Para la Tierra 2

Trip Start Apr 08, 2012
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11
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Trip End Sep 25, 2012


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Flag of Paraguay  , San Pedro,
Wednesday, May 9, 2012

The past couple of weeks I've been helping with the study on the spiny rat. Since the rats are very shy and almost impossible to catch she's focusing on burrow ecology.
She started with the first burrow more than a month ago. Starting with the entrances - of which there can be anything from 6 to 40 - she has been digging out the earth, following the pathways. 
If the trails are shallow, this work isn't so bad, but we found one part that was almost 2 feet deep. 
So lying on our stomachs in the open Cerrado, clawing through solid soil, digging out sand, sawing roots, getting sliced arms from those roots, makes for an exhausting few hours. 
It's warmed up quite a lot and the days are easily in the 30s C. So sweat mixed with the sand being thrown around the place, plus leaning on our arms and faces, we always get laughed at when we return to the house because we look as though we have been living in a cave for several days.
It's very dirty work and I've never appreciated a shower so much.  

We have started a new burrow now and it's in the Cerradon which is more foresty savanna. There are almost 30 holes at this one, but they are quite close together and hopefully the paths won't go as deep because there are so many more roots.

Another researcher arrived a couple of days ago that is studying bats. He is only here for 3 days and is setting up a bat net each night in a different area. I assisted with last night and we set it up on a trail in the Atlantic Forest.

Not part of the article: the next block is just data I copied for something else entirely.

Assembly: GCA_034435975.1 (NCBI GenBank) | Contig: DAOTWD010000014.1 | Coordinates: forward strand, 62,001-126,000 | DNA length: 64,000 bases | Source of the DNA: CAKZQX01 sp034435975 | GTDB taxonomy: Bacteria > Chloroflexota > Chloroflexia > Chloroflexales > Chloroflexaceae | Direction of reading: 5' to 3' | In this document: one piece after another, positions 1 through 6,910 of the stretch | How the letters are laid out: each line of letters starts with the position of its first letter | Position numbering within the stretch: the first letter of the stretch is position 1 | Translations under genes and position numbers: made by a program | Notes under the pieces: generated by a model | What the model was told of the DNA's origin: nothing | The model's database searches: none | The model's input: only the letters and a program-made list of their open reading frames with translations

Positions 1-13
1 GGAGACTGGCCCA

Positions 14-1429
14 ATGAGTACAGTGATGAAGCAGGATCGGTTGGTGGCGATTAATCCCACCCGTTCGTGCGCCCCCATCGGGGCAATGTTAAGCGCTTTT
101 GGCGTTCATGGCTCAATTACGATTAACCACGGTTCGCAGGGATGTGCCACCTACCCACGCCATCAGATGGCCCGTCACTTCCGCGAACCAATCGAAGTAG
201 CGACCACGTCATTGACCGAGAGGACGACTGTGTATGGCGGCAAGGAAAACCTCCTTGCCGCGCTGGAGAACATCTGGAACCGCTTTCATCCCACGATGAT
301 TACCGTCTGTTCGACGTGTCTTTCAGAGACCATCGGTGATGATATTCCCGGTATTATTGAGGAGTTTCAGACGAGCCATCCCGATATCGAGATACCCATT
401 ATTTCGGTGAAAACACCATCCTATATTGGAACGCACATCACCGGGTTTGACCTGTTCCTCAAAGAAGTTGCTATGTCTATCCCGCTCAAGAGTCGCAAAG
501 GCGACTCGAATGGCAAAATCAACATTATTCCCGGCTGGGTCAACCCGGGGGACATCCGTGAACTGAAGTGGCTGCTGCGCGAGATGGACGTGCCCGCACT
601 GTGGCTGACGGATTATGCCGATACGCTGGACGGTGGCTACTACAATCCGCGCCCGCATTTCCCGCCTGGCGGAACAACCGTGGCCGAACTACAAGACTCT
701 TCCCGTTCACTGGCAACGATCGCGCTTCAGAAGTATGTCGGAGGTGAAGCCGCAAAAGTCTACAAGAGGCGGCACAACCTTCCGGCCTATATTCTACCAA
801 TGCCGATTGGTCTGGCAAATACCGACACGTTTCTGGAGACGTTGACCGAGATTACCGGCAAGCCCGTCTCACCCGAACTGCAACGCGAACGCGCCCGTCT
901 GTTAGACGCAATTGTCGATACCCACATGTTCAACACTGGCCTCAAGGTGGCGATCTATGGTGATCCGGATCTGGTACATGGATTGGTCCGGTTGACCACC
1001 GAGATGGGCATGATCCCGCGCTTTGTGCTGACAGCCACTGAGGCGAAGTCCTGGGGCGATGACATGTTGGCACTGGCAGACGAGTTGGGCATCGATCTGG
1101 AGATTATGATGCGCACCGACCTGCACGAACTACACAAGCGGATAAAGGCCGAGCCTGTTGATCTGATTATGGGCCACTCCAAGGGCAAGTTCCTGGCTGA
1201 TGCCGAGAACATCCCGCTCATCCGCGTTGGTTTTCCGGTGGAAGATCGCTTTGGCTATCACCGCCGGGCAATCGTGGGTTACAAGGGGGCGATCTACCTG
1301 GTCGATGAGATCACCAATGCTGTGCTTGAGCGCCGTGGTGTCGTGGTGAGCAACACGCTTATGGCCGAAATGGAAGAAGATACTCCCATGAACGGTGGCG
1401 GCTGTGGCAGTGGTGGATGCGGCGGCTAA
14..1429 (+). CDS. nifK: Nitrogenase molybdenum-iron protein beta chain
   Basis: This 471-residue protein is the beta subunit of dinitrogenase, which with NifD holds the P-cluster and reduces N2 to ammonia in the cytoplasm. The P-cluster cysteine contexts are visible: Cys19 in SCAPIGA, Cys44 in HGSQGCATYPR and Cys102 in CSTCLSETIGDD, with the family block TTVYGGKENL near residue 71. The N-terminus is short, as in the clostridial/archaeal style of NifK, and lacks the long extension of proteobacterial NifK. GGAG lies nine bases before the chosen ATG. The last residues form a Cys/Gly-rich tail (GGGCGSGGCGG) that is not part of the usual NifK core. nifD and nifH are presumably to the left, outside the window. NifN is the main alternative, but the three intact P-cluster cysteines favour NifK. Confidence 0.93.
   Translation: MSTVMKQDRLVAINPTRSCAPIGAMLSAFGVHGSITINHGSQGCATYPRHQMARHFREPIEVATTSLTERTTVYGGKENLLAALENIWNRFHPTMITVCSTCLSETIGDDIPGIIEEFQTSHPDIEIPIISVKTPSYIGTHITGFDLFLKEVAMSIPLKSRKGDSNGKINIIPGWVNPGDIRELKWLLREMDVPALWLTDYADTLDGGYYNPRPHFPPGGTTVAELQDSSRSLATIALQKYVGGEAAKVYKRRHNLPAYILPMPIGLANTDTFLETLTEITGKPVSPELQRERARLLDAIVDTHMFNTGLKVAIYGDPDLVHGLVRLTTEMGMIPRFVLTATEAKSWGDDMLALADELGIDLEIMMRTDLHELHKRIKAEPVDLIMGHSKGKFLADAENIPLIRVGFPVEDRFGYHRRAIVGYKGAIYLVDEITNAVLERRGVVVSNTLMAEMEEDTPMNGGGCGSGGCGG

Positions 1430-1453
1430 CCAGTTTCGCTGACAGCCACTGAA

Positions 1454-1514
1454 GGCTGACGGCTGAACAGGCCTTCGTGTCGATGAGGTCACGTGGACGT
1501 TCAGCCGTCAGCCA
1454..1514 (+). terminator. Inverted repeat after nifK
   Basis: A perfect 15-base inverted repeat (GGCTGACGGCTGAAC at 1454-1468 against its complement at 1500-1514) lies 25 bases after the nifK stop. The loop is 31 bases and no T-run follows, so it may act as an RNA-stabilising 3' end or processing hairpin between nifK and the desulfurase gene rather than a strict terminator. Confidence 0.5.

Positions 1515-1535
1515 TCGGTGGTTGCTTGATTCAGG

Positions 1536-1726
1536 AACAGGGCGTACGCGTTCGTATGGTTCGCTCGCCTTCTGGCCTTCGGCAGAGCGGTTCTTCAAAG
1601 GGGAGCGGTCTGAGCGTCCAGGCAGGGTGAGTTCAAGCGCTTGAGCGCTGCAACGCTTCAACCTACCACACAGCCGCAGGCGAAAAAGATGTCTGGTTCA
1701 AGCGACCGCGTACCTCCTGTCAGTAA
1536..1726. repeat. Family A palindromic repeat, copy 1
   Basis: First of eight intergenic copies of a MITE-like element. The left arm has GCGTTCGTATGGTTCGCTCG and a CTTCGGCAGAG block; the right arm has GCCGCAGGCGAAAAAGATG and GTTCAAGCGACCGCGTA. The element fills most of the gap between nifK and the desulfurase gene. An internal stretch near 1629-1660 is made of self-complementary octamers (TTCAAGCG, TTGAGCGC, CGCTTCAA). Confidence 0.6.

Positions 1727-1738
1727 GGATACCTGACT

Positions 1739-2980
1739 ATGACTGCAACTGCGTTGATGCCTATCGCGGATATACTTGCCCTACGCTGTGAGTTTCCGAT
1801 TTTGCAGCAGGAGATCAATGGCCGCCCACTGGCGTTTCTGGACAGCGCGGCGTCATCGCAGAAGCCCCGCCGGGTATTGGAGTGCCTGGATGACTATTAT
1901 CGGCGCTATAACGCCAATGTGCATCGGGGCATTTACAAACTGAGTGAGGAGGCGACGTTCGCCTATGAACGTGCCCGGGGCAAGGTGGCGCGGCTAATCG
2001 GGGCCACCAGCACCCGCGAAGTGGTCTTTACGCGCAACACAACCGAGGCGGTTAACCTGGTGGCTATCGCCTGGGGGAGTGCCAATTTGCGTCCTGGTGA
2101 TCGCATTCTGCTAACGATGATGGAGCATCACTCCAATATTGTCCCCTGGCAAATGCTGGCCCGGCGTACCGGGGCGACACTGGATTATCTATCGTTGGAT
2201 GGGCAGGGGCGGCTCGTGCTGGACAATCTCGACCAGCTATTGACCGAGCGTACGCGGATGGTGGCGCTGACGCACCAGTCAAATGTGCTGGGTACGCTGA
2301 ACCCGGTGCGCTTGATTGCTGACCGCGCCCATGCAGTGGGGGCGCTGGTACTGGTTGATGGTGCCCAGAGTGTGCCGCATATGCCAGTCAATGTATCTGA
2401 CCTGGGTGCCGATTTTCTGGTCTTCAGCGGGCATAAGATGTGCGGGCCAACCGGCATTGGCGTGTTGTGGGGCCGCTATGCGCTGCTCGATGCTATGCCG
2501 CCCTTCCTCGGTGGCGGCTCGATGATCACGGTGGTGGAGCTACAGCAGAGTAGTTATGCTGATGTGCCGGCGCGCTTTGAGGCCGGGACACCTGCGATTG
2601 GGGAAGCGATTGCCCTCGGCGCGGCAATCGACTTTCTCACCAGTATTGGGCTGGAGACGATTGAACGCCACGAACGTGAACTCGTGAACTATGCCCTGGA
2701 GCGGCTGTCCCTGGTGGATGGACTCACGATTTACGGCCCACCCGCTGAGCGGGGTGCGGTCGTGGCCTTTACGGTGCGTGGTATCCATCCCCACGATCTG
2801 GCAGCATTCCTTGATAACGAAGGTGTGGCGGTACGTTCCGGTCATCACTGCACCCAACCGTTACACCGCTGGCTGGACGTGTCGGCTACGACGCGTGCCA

My two experiences in the Atlantic Forest have been somewhat painful.
The first time I was helping with the possum traps and I ended up leaving with my arms covered in raised red mozzie bites. 
The second time I was helping to cut trails for the monkey team and I left with a few blisters and many more scratches.
While we were setting up the net, which is about 12 metres long, we were swarmed by mozzies, flies, bees, and horses that wanted to use the trail
We had to check to net every 15 minutes and because it was about that far away from the house we just camped out on the road just out of the forest.
Sadly we didn't end up getting any bats, and there were none the first night either so hopefully they have some luck tonight.
It was a little cold last night so that may have had some effect, especially for the insectivorous bats. 

There are about 20 horses that roam the Reserve here. Three or four of them can be ridden but the others are not broken and are described as being "completely mental."
We tried to ride today, but the two horses they caught weren't... great.
The one was fine, looked healthy and fast.
But the other is very old and looked like he would have difficulty not collapsing after a few metres.
So we'll try riding again next week.

Time is flying by. I feel like I just got here but it's already been more than 3 weeks. I've extended my stay by a few days to go as a group to Iguazu Falls, Argentina. Most of the people here need to get new visas - they only last 90 days - and visiting the Falls is a good place to do it as most people were going to go anyway and it's right on borders of Paraguay, Argentina, and Brazil.
 
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